There is a sharp contrast between one section of Elim Christian College junior campus in Golflands that is buzzing with activity, while the other half of the property is in a state of disrepair.
Big containers, mounds of dirt and construction debris give the impression of building activity being suddenly stopped in its tracks.
Irked neighbours in the adjoining property to the school have drawn attention to the building material lying unused.
There could be health and safety issue, complained one of the neighbours to the Times.
On being contacted, Murray Burton, principal of Elim Christian College is honest about the stalled progress: “I understand it’s rather unsightly and my apologies to the neighbours,” he says.
The 2.5 ha of land where the junior campus now stands used to be soccer field that belonged to Auckland Council, he says.
“We leased the land from the Crown and with permission, built on it. However, after the first phase of development we were informed that we cannot continue with the next phase of expansion.”
The Ministry of Education is doing some number crunching and while Mr Burton says that being a former principal of State schools he well understands that “the Ministry first considers the numbers in State network. But as a state-integrated school we are a very different school with families choosing us because of our special character,” he emphasises.
Mr Burton takes pains to explain that increasing the roll of Elim Christian College to date hasn’t reduced numbers in existing State schools by any more than 2-3 per school.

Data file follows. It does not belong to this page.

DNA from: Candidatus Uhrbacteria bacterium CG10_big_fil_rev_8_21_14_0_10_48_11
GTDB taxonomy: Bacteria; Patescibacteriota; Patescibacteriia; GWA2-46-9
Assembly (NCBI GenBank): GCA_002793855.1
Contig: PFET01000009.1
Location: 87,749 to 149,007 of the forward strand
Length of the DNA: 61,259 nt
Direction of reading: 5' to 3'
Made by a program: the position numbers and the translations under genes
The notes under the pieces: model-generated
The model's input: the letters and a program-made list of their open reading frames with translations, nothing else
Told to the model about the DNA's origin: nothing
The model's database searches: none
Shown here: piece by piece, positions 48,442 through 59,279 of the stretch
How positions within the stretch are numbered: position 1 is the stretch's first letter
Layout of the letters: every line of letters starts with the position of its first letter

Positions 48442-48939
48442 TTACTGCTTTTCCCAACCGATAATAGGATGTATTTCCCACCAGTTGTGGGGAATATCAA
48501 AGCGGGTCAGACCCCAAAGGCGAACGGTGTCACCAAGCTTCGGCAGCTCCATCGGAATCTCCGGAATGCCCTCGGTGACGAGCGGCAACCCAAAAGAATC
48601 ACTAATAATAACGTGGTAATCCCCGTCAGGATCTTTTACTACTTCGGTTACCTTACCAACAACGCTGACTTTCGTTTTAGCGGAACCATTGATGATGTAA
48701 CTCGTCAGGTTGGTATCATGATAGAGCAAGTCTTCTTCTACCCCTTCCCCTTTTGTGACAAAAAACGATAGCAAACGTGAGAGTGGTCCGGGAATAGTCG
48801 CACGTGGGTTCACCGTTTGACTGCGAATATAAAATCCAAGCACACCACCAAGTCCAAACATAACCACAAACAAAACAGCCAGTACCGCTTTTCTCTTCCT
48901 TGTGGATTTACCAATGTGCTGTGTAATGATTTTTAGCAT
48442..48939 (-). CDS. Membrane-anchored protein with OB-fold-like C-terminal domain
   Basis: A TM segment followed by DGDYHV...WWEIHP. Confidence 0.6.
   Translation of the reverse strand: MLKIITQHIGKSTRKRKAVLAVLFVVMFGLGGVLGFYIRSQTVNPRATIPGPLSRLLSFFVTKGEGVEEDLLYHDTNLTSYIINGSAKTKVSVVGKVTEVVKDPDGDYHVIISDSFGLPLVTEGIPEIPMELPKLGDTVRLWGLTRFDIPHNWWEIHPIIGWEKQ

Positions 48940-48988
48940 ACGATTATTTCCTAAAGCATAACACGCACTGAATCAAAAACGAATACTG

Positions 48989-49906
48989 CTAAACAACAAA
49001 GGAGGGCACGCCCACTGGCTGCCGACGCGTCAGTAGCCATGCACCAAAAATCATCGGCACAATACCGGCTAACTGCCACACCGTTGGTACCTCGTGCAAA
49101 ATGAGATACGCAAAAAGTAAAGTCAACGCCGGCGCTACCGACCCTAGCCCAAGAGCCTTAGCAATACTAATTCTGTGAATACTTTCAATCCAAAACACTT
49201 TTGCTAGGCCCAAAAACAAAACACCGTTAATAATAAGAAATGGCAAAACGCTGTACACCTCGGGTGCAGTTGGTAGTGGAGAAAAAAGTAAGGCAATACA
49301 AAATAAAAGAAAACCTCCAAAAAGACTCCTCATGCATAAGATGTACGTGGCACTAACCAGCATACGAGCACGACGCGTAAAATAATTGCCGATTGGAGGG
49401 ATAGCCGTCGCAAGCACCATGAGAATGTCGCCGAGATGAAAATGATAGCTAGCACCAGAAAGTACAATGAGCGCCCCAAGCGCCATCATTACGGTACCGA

The school has the intake data to prove it.
“We’ve currently got a waiting list of 400 students with addresses that want to enrol in our school but unfortunately, right now, there’s no space to accommodate them. We can only pay for the building if we take in 300-400 more students in our junior campus.”
The frustration is palpable since in 2011, Anne Tolley, the then Minister of Education, granted a roll increase to a maximum roll of 1000 to enable the Junior Campus to be constructed, accommodating years 0-8 students.
However, a subsequent roll increase application was turned down and the school is currently awaiting the nod again from Minister Hekia Parata, to start on the second phase of building that has been stalled for a while now.
“The school has been functioning at half its capacity and we hope to get the consent soon,” says Mr Burton.
“Recognising the beauty of Golflands, we didn’t want to build two-storey on the junior campus and the architect’s plans have only enhanced the suburb and its values. Our junior campus showcases a very modern learning environment and we are a good example of stewardship – our investment will save the government building costs of over $50m.”
In an attempt to future-proof the school, the proprietors have bought over an adjoining property at 159 Botany Road, where the senior college will relocate, allowing the church to expand.
The proposed new education facility for 850 senior students is on the 1.28 ha land at the corner of Botany and Cascades Road that is currently being used as a car park and a social service facility by the Elim Christian Church.
The school has also bought 2 ha of prime land at the Pakuranga Golf Club where they plan to have a purpose-built sports facility with an international hockey and soccer fields as well as tennis and netball courts.
But none of that is possible till they get permission to enrol more students at both the junior and senior colleges.
Currently, the senior campus from year 7-13 accommodates only 650 students whilst the junior campus has 320 students.
The college anxiously awaits the heads up from the Ministry of Education to increase the total roll to 1500 initially and then later to 1700 students, which in turn would pay for the expansion of the school.